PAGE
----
In this blog, Prof. Ian Brown, Head of the Virology Department tells us about an event APHA scientists attended at the British Embassy in Paris to promote our international scientific capabilities to colleagues from around the world.
I travel abroad a lot in my role as Director of the International Reference Laboratories for avian influenza, swine influenza and Newcastle disease to engage with a wide international stakeholder community to support in developing their scientific research, surveillance, diagnostic testing and outbreak preparedness, but nothing as stylish as the latest event I attended to promote Defra Group/APHA science at the British Embassy in Paris.
Prof. Tony Fooks, Head of the APHA International Development Programme working with Graeme Cooke, Defra’s Deputy CVO co-organised an evening reception for leading international veterinary officers already attending the World Association for Animal Health (OIE) General Assembly. The aim of the event was to enhance strategic, scientific partnerships between OIE member states and the UK’s Animal Health scientific agencies: APHA, the Veterinary Medicines Directorate (VMD), the Centre for Environment, Fisheries and Aquaculture Sciences (Cefas) and the Pirbright Institute.
On Monday 27 May, while the UK was enjoying a long, bank holiday weekend I travelled to Paris to the British Ambassador’s residence for the event, to network with over 120 chief veterinary officers, directors of agriculture and animal health, and other leading international veterinary and scientific experts.
The British Ambassadors’ residence, considered to be one of the most impressive Foreign and Commonwealth residences in the world, has to be one of the most stylish venues I’ve been to. The prestigious building, situated near the Elysee Palace, is also close to many designer fashion shops, which thankfully the guests weren’t tempted by!
I was joined at the event by our colleagues, Kath Webster, Science Director; Chris Teale, our lead on Antimicrobial Resistance (AMR); Emma Snary, Head of Epidemiological Sciences and Yvonne Spencer, Head of the Pathology Department. We assembled in the opulent dining room for a series of short presentations, with an opening address by Matthew Lodge, the British Embassy Minister, who welcomed the guests to the residence and highlighted the importance of international collaboration to facilitate trade and health protection. The Defra Biosecurity Minister, Lord Gardiner then acknowledged the attendees’ contribution to tackling global animal and human disease threats and the UK government’s strong desire to take forward new strategic collaborations to combat disease as well as antimicrobial resistance.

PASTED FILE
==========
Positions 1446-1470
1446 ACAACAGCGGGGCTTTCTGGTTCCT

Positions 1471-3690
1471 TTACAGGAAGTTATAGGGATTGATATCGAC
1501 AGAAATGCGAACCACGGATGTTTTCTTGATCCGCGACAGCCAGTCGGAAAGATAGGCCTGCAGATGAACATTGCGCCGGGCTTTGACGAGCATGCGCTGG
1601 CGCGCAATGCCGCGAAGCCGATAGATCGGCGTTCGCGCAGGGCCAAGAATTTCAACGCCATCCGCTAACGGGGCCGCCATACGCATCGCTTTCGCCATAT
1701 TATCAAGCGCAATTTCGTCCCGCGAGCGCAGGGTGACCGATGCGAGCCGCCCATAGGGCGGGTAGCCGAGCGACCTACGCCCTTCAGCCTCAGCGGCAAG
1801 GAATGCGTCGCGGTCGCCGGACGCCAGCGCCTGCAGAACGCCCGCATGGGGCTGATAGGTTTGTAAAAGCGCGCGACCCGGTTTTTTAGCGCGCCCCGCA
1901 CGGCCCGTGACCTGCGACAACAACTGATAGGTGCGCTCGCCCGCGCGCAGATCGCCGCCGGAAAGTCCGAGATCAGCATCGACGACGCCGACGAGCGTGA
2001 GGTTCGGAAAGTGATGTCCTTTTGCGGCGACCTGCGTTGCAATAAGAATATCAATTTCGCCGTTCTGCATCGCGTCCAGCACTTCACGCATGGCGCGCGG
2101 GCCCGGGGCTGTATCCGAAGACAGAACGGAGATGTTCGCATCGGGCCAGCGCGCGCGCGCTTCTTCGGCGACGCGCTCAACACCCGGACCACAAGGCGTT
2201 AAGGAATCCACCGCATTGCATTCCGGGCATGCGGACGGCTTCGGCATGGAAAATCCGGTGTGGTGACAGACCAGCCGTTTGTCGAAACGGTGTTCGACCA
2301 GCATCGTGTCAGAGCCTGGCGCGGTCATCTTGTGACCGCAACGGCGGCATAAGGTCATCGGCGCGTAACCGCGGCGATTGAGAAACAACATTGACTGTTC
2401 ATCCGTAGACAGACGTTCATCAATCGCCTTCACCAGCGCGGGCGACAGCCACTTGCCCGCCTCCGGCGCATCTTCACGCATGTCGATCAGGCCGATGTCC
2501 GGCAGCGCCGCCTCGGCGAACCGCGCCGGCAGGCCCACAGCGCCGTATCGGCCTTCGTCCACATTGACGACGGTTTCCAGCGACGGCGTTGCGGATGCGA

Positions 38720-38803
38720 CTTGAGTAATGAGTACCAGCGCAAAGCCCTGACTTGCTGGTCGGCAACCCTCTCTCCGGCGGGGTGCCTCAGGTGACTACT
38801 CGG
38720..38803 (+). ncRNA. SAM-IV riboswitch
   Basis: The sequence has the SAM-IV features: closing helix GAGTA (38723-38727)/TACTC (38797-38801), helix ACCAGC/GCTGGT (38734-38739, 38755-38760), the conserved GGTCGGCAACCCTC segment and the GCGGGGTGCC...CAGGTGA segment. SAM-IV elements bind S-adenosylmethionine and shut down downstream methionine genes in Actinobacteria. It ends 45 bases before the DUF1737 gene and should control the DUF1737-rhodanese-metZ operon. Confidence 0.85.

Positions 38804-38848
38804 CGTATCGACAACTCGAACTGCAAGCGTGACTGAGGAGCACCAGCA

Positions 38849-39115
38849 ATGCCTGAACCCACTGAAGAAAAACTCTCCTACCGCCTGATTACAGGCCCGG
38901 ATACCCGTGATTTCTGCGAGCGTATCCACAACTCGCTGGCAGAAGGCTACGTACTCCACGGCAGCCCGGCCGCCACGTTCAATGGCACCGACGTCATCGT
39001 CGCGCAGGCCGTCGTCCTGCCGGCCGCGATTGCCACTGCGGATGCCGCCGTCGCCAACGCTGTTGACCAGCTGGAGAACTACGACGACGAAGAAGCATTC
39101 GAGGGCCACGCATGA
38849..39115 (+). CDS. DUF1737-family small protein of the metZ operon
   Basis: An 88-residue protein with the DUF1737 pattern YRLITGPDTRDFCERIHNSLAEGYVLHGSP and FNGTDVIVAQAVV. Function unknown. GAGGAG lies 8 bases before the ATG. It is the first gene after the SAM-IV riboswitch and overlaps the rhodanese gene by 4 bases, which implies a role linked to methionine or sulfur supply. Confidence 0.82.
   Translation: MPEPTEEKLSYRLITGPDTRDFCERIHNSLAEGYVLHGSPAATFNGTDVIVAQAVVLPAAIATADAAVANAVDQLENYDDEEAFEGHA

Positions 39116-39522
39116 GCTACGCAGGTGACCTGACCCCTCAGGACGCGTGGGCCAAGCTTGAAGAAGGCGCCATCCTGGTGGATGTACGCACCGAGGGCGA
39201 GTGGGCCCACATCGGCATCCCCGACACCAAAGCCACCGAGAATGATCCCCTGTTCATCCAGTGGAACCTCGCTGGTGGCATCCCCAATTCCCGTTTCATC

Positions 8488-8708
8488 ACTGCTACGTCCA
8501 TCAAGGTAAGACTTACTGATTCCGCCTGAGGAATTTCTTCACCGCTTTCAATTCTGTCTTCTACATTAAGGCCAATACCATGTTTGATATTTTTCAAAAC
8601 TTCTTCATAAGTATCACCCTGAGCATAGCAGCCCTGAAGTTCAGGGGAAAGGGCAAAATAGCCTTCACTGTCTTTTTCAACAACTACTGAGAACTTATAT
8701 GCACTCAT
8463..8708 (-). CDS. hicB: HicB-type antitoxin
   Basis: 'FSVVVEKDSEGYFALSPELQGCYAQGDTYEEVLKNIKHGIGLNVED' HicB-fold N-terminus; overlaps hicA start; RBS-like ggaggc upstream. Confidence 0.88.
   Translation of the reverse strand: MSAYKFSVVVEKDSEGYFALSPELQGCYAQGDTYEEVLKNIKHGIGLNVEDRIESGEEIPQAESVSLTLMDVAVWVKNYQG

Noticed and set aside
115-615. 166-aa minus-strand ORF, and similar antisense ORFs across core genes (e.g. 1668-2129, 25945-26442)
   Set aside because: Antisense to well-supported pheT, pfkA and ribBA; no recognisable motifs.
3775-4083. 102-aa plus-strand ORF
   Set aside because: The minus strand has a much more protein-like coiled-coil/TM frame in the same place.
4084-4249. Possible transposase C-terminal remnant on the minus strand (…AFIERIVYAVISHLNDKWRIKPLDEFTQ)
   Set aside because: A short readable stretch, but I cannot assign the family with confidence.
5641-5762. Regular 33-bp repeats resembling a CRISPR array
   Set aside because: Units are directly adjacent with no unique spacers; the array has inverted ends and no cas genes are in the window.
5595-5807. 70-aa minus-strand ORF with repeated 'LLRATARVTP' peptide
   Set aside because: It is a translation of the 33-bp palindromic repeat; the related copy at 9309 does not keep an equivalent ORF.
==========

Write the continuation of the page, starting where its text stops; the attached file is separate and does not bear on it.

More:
After the Ministerial addresses the OIE Deputy Director General, Matthew Stone and BVA President, Simon Doherty both added their support for evidence-based science, animal health standards and working collaboratively on ‘One Health’. Christine Middlemiss, the UK Chief Veterinary Officer praised the expertise of the four government science agencies in attendance and introduced the lead representatives from APHA, VMD, Cefas and the Pirbright Institute. She outlined their specialisms and explained the importance of the essential scientific evidence they provide in developing animal health policies and managing outbreak situations.
After the presentations, the guests enjoyed a buffet of British food (including mini roast beef and Yorkshire puddings to celebrate Defra’s new trade agreements for beef exports) and drink in the grand dining room, garden and modern gallery whilst networking with the Defra Group scientific experts and other guests.
We were very pleased to have the opportunity to showcase APHA’s science capabilities and international outreach programme and explored ideas for new initiatives, whilst consolidating historic partnerships. The breadth of our programme and international accessibility was acknowledged and welcomed by delegates. In particular, they appreciated our long standing ‘One Health’ profile and our role as a ‘go-to’ provider for detection and mitigation of new and emerging disease threats.
See the event video on the Defra Twitter page here.
Professor Trevor Drew, my former APHA colleague, was awarded a meritorious gold award at the OIE General Assembly meeting and I was pleased that he could attend the reception to offer my congratulations and receive further acknowledgement from the Defra Minister, CVO and other guests. Trevor’s award honoured his long history of exceptional veterinary service and trusted consultancy in the field of animal health, particularly his specialist knowledge of viral diseases in contributing to control of several important transboundary diseases across the world. Trevor worked at APHA for 48 years before moving to work at the Australian Animal Health Laboratory in October 2018.
We will report on further developments of the International Development programme in future blogs.